Department of Literature
The literature BA program offers students the chance to choose one of four exciting tracks, or focuses of study. In the Literary Studies track, students come to understand why literature matters: how it defines culture, the human, and our values, and how it facilitates empathy. The Cinema Studies track allows students to study literature alongside cinema and to discern the ways that cinema as a language and art shapes our society. In our new Transcultural Studies track, students focus on various cultural texts (such as literature, theater, film, television, and social media) in a global and multicultural context. Lastly, the Creative Writing track gives students the opportunity to hone their craft and improve their poetry or prose in close-knit workshops. In each of the tracks, students work with dedicated, award-winning faculty who pay close attention to the needs of each individual.
A combined BA/MA is also available.
Why Study in the Department of Literature?
Literature majors garner excellent writing and communication skills. They know how to learn, to analyze and comprehend other viewpoints, and to argue for ideas. Literature majors have a range of employment and internship opportunities. Ninety percent of our majors hold internships. In terms of careers, they work in publishing, public radio, law, education, advocacy, and politics.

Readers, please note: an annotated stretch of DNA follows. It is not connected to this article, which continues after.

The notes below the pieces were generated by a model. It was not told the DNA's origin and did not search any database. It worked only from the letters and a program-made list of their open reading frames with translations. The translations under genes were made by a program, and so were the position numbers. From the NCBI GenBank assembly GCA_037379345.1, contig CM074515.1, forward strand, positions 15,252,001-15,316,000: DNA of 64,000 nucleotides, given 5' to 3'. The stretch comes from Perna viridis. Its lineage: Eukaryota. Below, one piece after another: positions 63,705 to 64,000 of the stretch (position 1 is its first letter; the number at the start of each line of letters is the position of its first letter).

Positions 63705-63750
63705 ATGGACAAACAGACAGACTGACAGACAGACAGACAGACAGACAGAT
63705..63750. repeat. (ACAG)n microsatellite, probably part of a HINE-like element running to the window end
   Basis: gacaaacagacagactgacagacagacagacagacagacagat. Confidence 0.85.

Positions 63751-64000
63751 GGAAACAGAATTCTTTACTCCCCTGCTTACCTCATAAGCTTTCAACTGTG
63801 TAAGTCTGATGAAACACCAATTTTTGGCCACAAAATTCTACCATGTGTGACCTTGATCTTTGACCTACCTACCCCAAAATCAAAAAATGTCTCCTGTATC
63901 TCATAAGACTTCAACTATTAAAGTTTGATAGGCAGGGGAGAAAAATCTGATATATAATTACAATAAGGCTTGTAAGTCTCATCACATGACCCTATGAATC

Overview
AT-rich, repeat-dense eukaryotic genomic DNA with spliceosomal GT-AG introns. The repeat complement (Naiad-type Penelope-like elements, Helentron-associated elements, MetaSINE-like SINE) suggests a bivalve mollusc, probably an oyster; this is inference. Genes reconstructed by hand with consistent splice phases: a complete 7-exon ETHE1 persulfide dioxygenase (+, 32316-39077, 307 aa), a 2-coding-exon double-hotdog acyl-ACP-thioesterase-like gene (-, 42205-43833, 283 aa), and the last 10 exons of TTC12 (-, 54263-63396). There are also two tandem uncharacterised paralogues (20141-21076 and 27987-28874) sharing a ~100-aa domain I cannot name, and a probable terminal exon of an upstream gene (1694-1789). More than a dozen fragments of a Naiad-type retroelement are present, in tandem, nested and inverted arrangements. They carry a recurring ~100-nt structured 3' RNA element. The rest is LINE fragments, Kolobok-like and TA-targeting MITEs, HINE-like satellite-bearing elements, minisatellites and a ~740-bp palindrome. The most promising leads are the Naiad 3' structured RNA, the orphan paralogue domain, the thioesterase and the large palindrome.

Employers in all sectors are increasingly saying that they need employees who can write well and communicate. Lit majors find themselves well prepared for the competitive job market. They also take advantage of a wide array of
study abroad opportunities. View
testimonials of how the literature degree helped prepare our graduates for their careers.
See our full list of literature course offerings in the Registrar's Course Catalog.
Folio is a nationally recognized literary journal sponsored by the College of Arts and Sciences at American University in Washington, DC. Since 1984, we have published original creative work by both new and established authors. Past issues have included work by Michael Reid Busk, Billy Collins, William Stafford, and Bruce Weigl, and interviews with Michael Cunningham, Charles Baxter, Amy Bloom, Ann Beattie, and Walter Kirn. We look for well-crafted poetry and prose that is bold and memorable.
Café MFA is the the online journal of the Creative Writing Program at American University. Produced in conjunction with Visiting Writers Series and other program events, the blog features student, faculty, and visiting author interviews and excerpts.